Gourmet Is a Good Thing

Bevin Wallace by Bevin Wallace | January 31st, 2011 | No Comments
topic: Family Health, Green Living, Health & Wellness, Healthy Eating

Boy eating dinner at a restaurantI know it might sound obnoxious at first and that I sound a little like Martha Stewart with that headline, but I like the idea of raising gourmet kids. By “gourmet,” I don’t mean kids who demand white tablecloths and truffle oil. What I mean is simply someone with an appreciation of good food. Here’s how Webster’s defines it:

gour-met \n. \ a connoisseur of fine food and drink; \adj. \ of or characteristic of a gourmet, esp. in involving high-quality or exotic ingredients and skilled preparation.

Now, is that such a terrible thing? Think about it. What if we raised kids who cared about things like “high quality” ingredients? Besides it being delicious and really fun for your family, the long-term effects could be huge — for the kids’ health, for the planet, even for the hungry. It’s been fairly well established that our typical American diet is too high in fat, processed carbs, salt and sugar — and too low in vitamins, fresh produce and whole grains. Not only is our bad food contributing to poor health and weight problems, it is also bad for the environment and unsustainable and wasteful to produce.

Perhaps it’s a stretch to say that if we raise kids to be gourmets, the world would be a better place. But maybe that’s the truth. I don’t know, but just the idea of my kids knowing where their food came from and caring about its quality gives me hope for a greener, healthier and much leaner, world.

Pacifying picky eaters

So, right now you’re probably thinking something like, “Argh, my kids hate ‘exotic ingredients,’ which are expensive, by the way, and I don’t have time to boil water, let alone coach a kid on how to poach pastured eggs!”

I get it. My kids are no different from yours. While my son is fairly adventurous, my daughter prefers her foods white and processed (and my son did ask for Pringles for Christmas). Getting them to have a basic understanding of why real, whole foods (including green, red and purple ones) are better than processed, packaged foods without having too many mealtime battles — which serve no purpose but to diminish the pleasures of eating, by the way — has been a real challenge.

But we’ve made progress. I am hopeful that my kids are learning to appreciate why their rice is brown and where their blue speckled eggs came from. The other day my son was at the grocery store with me and he picked up a package of strawberries and said, “Mom, are strawberries in season?” I told him no, they aren’t, and he replied, “That’s what I thought because there aren’t any organic ones and these came all the way from Chile.” They looked pretty bleak, by the way, and we didn’t buy them.

Get your kids to go gourmet

So, what can you do if you have resolutely non-gourmet kids? Assuming you care about eating high-quality, unprocessed foods, how can you instill this love in your kids, especially if they’re picky eaters or junk-food junkies? Here are a few strategies that seem to be working for us:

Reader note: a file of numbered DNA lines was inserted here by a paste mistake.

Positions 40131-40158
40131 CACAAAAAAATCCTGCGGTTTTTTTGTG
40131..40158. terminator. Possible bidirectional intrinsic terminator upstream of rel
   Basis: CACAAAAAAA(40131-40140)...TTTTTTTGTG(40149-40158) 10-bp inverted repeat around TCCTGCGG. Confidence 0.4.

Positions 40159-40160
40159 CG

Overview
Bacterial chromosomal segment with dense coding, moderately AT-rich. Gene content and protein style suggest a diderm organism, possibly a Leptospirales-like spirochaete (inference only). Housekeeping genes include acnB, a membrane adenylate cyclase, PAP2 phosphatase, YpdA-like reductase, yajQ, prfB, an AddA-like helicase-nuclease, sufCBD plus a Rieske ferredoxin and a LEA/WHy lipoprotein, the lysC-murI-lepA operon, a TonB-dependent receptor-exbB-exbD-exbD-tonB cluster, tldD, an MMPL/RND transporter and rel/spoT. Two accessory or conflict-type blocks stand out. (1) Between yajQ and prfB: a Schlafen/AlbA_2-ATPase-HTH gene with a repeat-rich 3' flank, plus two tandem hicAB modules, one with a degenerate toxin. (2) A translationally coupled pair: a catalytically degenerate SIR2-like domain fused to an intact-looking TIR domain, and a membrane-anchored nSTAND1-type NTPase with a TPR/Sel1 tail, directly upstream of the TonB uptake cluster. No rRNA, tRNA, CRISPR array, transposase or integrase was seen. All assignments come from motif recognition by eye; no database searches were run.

1. Positively reinforce their strengths. All kids like something unusual. Instead of grouching about your kid’s refusal to eat asparagus risotto, praise him for liking artichokes and make sure he takes sufficient pride in his love of kumquats, sushi or smoked duck.

2. Don’t force-feed them. This one is hard for me because I have an 8-year-old son who weighs 51 pounds. But there is nothing worse than dinner-table battles. The rule in our house is: Just try it. Studies show kids need to try new foods up to 15 times to develop a taste for them; we’ve got to be getting close with shiitake mushrooms.

3. Don’t be a short-order cook. Here’s your new mantra: “This (curried squash soup, asparagus risotto, eggplant parmesan) is what’s for dinner. No, we’re not having (pizza, mac and cheese, PB&J) to go with it.” I usually cut up lots of fresh veggies, and if they don’t like the dinner, they can eat the veggies and maybe a roll or bread for dinner. Chances are they’ll get hungry and decide, hey, those seared scallops aren’t so bad after all.

4. Deconstruct. Sounds postmodern, but I think this really works. Lots of kids don’t like foods mixed together, so sometimes if I’m making, say, a salmon salad, I’ll make a platter with the salmon, vegetables, lettuce, etc., all in separate piles. Each kid can take what he/she wants, and then I toss the rest with dressing. This works for some pasta dishes, too.

5. Make food fun. This can be done in many ways, obviously, and depends on your kids’ ages and interests. But whether it’s a visit to a farm for fresh eggs, invent-your-own-crazy-salad night or tabletop grilling, keep their interest in food alive by making meals (not every meal, of course, we’re all busy) pleasurable.

6. Make soup. For some reason, my kids will eat a lot of foods they normally recoil from when they’re cooked in a soup. My favorite new soup recipe is a very hearty Italian vegetable and bean soup that is made with in-season organic vegetables‚ including Swiss chard, which miraculously went down without comment — and is just delicious!

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